The detention of the anticorruption activist and leading opposition figure Alexei Navalny in Moscow has brought tens of thousand of protesters to the streets of Russia. President Vladimir Putin´s government is rattled.
In our CONVOCO! Podcast Corinne M. Flick speaks with Sean Hagan, Visiting Professor of Law at Georgetown University and former General Counsel & Director of the Legal Department at the IMF, about:
Why is it important to fight against corruption?
Here’s what he said:
Corruption becomes a real problem in a society where corrupt behaviour is normalised and has become acceptable.
If you are going to have effective anticorruption reform you need to begin by reforming the institutions.
Anticorruption reform cannot be imposed from the outside, it must be a push from within the country. The reason is simple: where corruption is systemic, reform creates a lot of losers.
For every bribe that a foreign government takes, there has to be someone who’s offering the bribe. Often, these bribes are offered by foreign companies that want to get access to certain resources in that economy. It’s really important that these companies are held to account.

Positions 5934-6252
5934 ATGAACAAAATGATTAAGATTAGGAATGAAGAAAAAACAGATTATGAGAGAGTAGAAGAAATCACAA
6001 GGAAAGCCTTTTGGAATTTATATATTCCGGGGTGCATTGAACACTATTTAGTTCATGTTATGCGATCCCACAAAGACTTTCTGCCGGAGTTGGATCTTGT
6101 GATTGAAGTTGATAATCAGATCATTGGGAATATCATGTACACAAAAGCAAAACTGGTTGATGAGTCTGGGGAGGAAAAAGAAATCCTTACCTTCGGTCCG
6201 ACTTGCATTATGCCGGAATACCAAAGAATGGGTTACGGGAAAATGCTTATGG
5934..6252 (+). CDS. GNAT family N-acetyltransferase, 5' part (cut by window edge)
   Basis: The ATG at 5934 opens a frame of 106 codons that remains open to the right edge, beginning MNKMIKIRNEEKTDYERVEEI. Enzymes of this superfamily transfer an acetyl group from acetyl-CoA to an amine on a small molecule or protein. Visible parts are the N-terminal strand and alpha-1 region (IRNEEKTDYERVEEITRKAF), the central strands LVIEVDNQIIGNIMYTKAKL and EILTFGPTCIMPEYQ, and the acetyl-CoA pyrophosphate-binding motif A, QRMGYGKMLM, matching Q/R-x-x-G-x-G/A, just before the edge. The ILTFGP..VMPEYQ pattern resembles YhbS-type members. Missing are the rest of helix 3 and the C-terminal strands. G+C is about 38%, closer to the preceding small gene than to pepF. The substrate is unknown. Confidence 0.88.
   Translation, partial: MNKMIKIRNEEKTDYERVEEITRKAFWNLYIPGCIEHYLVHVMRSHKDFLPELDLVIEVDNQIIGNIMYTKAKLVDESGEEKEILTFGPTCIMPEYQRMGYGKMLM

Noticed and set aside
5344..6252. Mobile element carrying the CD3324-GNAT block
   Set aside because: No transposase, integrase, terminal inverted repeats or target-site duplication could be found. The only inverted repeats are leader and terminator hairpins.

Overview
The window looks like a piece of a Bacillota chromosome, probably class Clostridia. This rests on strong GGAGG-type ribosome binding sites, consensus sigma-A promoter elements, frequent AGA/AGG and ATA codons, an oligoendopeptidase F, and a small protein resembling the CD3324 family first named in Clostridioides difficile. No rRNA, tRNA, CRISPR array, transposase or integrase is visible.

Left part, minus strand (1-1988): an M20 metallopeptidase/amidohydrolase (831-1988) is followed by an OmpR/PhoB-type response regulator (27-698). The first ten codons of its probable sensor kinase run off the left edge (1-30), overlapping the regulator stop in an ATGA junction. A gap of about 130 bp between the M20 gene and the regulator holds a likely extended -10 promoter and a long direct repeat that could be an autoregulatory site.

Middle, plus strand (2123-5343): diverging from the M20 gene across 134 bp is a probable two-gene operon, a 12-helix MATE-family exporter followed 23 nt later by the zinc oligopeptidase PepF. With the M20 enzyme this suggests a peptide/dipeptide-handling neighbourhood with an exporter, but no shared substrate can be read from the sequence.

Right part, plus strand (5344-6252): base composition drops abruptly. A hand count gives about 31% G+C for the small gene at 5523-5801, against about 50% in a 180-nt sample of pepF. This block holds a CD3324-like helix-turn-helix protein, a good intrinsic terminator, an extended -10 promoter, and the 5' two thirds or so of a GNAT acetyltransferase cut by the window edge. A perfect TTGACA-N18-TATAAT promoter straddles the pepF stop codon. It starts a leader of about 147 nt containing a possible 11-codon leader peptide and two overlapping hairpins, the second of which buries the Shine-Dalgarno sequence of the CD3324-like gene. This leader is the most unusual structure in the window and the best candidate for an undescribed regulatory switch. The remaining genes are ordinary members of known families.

A key issue is to strengthen the ability of whistle-blowers to come forward and report corruption without fear for their own safety and their livelihoods.
(In a disaster) people sometimes feel they don’t have the time to put in place all the checks and balances that would address the risk of corruption. In the pandemic, the government is throwing a lot of money at it with tremendous urgency, and as a consequence of that, you have problems with corruption.
A challenge for our global institutions is to reform their governance structure, to give a greater voice and vote to emerging market economies, to low-income countries – not only to make them more legitimate but to make them more effective as institutions.
The assault on the Capitol was an assault on democracy and an assault on the truth.